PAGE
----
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the proviso that this symbolic “hitting” should be ghayr mubarrih. Additionally, the symbolic “hitting” should not be on the face for it is prohibited in the shari’ah to hit anyone on the face; a sinful act that requires monetary compensation (qawad).

Al-Qaradawi (1982), describes “beating” to be permissible (if all other measures fail) only in some extreme cases of a wife’s rebellion. He defines it as beating lightly with the hands, avoiding the face and other sensitive parts. He stresses that in no cases should the husband resort to a stick or any other instrument that might cause pain and injury (Al-Qaradawi, 1982, p. 205).

Badawi states that under no circumstances does the Qur’an encourage, allow, or condone IPV, but in extreme cases in an effort to salvage a marriage the husband may administer a “gentle tap with a miswak” without causing any physical harm to the body or leaving any mark; stressing that this option is a last resort after exhausting all other prerequisite steps (Badawi, 1995, p. 13).

Yet other scholars like Taha Jabir Alalwani and Maher Hathout, hold the view that even light tapping is not appropriate (FTI, 2007). They argue that verse 4:34 should be interpreted in light of the historical and environmental context. Taking it as an absolute to apply to any time or any person is erroneous, given that the Qur’an orders one to live with his wife in kindness and equity. These scholars also argue that to interpret the word wadribuhunna to mean “hitting” is to err with the practice of the Prophet who during a severe situation of marital discord, practiced a period of separation (or boycott) from his wives, which renders the meaning of wadribuhunna to “boycott them” and not “beat them”.

It is evident from the above discussion that no classical or contemporary Muslim scholar has ever argued that wadribuhunna actually means “beat” your wives, despite the fact that this is how English translations render the meaning. In fact, these scholars made every attempt to

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understood to be a last resort in a marriage that has become seriously dysfunctional due to the nushuz of the wife. By extension, under no other circumstance can a husband inflict any type of abuse on his wife, regardless of social, psychological, or cultural influences that may be imposed on the husband.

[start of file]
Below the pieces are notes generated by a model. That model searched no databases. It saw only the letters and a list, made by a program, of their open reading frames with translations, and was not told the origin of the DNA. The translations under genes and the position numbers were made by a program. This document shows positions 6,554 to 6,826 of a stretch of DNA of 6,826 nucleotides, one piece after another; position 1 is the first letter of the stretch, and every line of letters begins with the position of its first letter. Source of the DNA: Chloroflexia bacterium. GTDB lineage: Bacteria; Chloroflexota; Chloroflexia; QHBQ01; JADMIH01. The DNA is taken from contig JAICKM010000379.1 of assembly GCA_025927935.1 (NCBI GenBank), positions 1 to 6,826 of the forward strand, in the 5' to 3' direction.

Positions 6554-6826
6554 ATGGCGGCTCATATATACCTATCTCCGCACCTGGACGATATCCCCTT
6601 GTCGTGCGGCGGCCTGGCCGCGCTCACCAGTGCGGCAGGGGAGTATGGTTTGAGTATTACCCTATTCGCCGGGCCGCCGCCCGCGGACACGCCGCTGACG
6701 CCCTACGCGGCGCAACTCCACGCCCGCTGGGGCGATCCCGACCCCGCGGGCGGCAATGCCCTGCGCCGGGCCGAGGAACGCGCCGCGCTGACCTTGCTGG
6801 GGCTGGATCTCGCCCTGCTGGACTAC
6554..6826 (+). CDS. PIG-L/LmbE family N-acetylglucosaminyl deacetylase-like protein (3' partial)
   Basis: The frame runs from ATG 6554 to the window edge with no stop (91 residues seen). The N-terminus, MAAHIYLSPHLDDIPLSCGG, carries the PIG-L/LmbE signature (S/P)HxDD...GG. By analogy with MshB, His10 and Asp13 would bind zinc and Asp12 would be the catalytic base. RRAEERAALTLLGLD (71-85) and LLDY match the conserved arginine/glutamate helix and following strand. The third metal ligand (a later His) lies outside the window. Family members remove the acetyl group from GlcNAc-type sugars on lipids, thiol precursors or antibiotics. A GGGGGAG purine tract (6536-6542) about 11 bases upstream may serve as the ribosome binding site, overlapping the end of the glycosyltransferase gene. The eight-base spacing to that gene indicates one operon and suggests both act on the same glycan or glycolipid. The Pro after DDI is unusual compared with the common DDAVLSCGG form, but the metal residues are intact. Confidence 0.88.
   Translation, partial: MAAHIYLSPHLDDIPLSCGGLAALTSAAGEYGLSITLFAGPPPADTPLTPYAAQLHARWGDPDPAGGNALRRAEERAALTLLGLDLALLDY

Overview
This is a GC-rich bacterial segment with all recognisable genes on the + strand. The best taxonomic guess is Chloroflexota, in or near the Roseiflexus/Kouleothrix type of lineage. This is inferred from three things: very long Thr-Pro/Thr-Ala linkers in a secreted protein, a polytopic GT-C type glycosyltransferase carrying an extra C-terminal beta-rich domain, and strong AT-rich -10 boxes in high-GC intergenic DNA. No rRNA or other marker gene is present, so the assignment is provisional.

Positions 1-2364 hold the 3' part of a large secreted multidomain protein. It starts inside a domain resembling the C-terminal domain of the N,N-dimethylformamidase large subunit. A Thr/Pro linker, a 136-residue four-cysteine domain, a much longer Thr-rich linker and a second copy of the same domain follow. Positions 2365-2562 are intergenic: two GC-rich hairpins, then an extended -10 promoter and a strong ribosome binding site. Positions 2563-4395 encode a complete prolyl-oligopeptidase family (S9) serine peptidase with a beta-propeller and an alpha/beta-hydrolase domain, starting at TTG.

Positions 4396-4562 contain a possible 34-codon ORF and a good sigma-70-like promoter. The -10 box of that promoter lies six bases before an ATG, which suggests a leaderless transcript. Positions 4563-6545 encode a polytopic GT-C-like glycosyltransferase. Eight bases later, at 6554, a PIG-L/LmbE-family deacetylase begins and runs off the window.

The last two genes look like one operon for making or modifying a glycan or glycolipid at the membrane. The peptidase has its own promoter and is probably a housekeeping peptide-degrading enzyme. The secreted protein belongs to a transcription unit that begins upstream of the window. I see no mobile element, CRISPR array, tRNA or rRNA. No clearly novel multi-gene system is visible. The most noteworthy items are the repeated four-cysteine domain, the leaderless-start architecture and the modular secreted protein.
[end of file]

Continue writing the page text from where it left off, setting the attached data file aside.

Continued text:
Additionally, and to make matters more stringent, during the gradual three steps of reconciliation specified in verse 4:34, it is emphatically stressed that if marital harmony is restored following any of the first or second steps (before wadribuhunna), then it is legally binding on the husband “not to engage in any further acts that may annoy the wife” (Badawi, 2007, p. 424). If the husband abuses this legal guideline by resorting to the second or third step where the first suffices, then his action is prohibited and he is liable to pay compensation under Islamic law (Abd al Ati, 1977, p. 158). All of these steps are articulated in verse 4:34 and elaborated by Islamic law, to safeguard the wife from being abused when in a state of nushuz.

Under no other circumstance is the imperative wadribuhunna applicable for it goes directly against verse 4:34 and Islamic law.

In cases where all these three measures fail, then to rescue the collapsing marriage and secure the rights of each spouse, the Qur’an provides a just arbitration system in verse 4:35 with

the condition that both parties must have the desire for reconciliation:

And if you fear a breach between the two, then appoint a judge from his people and a judge from her people; if they both desire agreement, God will effect harmony between them, surely God is Knowing, Aware (Qur’an, 4:34).

This arbitrary system is particular to the issue of nushuz and in no way implies a situation of IPV. In situations where a wife’s safety may be at risk as a result of IPV, this process of arbitration may place the wife at further risk, which is why a desire for reconciliation is stressed

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method the Qur’an uses is more results-oriented than dogmatic, where both parties are dealt with equitably and with justice. If reconciliation with the help of arbitrators from each side fails, and marital harmony does not seem to be restorable, then the couple may seek divorce. Even at this stage, the Qur’an directs the husbands “not drive them (the wife) out of their houses, nor should they themselves go forth, unless they commit an open indecency” (Qur’an, 65:1).

Also, husbands should not use divorce as an excuse to harm the wife in any way, rather the injunction is to “retain them with kindness or divorce them with kindness” (Qur’an, 65:2), and: